DeSantis says wife Casey has 'an awful lot to live for' as she undergoes breast cancer treatment
Saying his wife "has a lot to live for" — including raising their three young children — Gov. Ron DeSantis provided an update Tuesday on his wife Casey DeSantis, who is being treated for breast cancer.
Speaking at a press conference in St. Pete Beach to discuss infrastructure improvements, DeSantis said his wife is undergoing treatment at an undisclosed hospital.
"She is a very, very strong woman," DeSantis said. "It's not an easy thing when it happens because your life is going, then all of a sudden, this is something that puts that in the balance."
"It's not been easy as we've had to deal with that as a family — particularly for her. She's basically come to the point of 'OK, this is what I'm gonna have to deal with.' "
DeSantis announced Casey DeSantis' breast cancer diagnosis last week.
While he didn't go into detail on her condition or specific treatment, he said Casey DeSantis "has been in and out" of getting treatment and is "like the healthiest person in the hospital."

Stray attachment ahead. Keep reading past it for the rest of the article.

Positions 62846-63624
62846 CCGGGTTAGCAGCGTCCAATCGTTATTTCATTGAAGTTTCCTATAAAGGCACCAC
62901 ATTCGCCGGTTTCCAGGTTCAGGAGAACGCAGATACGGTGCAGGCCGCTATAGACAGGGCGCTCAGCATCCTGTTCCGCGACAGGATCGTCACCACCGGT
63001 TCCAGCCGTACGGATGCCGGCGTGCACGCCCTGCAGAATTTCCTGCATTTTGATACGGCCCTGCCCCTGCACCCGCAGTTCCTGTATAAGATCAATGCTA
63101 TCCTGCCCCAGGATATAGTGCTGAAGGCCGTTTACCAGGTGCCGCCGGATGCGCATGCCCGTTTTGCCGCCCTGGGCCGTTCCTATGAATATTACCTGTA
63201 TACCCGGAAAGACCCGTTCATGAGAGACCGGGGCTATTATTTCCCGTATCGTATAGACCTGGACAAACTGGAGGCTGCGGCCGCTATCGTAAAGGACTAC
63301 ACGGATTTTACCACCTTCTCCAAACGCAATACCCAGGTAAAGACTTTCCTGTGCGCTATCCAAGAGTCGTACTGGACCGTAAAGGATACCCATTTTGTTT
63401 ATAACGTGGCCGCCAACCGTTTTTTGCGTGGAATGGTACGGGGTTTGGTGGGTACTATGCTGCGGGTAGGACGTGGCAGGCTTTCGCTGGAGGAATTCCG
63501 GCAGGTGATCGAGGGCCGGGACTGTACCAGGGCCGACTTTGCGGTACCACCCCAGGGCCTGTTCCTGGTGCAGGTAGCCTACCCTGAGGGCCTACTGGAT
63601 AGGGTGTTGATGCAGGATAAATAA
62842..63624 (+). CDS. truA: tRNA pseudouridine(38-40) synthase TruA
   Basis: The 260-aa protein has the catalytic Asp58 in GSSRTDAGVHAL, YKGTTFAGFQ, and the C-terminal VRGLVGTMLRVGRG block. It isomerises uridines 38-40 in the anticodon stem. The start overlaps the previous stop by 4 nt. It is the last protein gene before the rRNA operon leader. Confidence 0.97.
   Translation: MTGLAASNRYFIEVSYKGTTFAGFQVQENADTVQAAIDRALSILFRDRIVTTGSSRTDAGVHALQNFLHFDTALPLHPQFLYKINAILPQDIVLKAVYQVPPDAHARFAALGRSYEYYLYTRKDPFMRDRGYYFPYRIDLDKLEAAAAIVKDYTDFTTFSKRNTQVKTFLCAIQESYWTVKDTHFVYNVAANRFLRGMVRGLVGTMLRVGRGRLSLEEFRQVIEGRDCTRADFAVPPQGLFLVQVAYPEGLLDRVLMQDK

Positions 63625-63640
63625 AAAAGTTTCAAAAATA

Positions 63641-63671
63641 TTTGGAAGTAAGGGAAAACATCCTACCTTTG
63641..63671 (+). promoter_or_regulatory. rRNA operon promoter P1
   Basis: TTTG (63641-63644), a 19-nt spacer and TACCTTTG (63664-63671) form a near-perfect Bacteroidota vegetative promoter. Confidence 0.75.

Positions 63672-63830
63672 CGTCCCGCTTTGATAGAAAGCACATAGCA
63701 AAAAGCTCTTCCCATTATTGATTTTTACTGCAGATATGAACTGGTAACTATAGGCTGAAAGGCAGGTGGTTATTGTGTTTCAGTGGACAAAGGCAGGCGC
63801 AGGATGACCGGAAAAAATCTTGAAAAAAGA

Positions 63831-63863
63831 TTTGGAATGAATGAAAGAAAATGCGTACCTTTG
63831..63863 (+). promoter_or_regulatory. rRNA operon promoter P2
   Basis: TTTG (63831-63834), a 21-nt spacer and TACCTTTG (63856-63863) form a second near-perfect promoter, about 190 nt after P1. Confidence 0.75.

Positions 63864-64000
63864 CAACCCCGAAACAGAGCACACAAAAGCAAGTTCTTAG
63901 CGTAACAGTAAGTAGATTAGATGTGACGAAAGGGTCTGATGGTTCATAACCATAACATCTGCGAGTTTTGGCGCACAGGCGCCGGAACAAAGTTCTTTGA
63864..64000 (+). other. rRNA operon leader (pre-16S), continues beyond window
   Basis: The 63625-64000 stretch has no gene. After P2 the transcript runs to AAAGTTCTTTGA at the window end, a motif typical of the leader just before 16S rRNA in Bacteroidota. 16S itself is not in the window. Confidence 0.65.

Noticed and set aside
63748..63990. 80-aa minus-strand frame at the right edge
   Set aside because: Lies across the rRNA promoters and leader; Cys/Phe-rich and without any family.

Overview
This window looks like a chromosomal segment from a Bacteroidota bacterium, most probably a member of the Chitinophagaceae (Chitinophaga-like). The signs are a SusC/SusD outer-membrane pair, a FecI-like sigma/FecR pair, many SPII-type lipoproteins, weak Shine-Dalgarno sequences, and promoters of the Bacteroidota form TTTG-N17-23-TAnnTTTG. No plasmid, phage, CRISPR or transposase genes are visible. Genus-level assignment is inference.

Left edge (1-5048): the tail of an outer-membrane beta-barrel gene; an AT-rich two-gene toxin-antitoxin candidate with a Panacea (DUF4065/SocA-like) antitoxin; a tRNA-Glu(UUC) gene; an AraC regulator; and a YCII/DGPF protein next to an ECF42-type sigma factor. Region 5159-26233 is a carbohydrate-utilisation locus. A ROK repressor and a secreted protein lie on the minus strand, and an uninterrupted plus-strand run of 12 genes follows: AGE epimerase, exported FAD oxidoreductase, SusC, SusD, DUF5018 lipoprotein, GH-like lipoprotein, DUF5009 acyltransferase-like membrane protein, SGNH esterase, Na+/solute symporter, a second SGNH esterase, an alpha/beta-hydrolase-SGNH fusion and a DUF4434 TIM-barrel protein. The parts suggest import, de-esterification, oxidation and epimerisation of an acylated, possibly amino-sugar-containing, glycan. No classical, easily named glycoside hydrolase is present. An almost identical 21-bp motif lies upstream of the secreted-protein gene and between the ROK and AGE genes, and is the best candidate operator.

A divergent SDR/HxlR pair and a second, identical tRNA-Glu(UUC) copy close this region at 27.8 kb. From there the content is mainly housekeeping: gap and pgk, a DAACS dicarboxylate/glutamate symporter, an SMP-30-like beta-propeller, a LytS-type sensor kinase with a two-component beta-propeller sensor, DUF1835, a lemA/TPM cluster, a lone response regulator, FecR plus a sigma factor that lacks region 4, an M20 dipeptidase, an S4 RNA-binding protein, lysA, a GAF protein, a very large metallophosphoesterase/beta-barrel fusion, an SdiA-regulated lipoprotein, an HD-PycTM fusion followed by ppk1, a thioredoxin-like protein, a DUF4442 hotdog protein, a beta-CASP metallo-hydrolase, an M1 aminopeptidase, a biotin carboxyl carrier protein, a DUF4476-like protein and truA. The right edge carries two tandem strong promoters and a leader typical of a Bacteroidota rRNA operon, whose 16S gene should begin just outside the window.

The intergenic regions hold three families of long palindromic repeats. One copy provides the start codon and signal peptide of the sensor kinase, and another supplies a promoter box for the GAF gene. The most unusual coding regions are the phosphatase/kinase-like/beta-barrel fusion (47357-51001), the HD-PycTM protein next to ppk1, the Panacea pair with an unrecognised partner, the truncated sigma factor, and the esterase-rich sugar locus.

The governor said his wife had a feeling she needed to go to the doctor, and the result highlights the importance of catching health problems early on.
"It wasn't like she was in a lot of pain," said DeSantis, who added that his mother is a breast cancer survivor after she was diagnosed when he was in elementary school. "These screenings and the things that you (undergo) can really, really be life-saving."
He said she is taking a step back on some of her public initiatives during the treatment.
Casey DeSantis, 41, has been involved in various initiatives around mental health and substance abuse, including Resiliency Florida, a partnership with professional sports organizations to raise awareness of mental health.
She also spearheaded an effort with the Florida Department of Education to make $2 million available to rural counties to increase access to telehealth, providing mental health services for schoolchildren.
DeSantis also credited Casey DeSantis with taking a positive approach to the diagnosis.
"Her view is, better me than somebody who may not be able to deal with it," DeSantis said. "Better me than God forbid other people that are close to her. That's just kind of her spirit.
"This is a bad break, but she's got an awful lot to live for, for the rest of her life."
WUSF staff writer Bailey LeFever contributed to this report.
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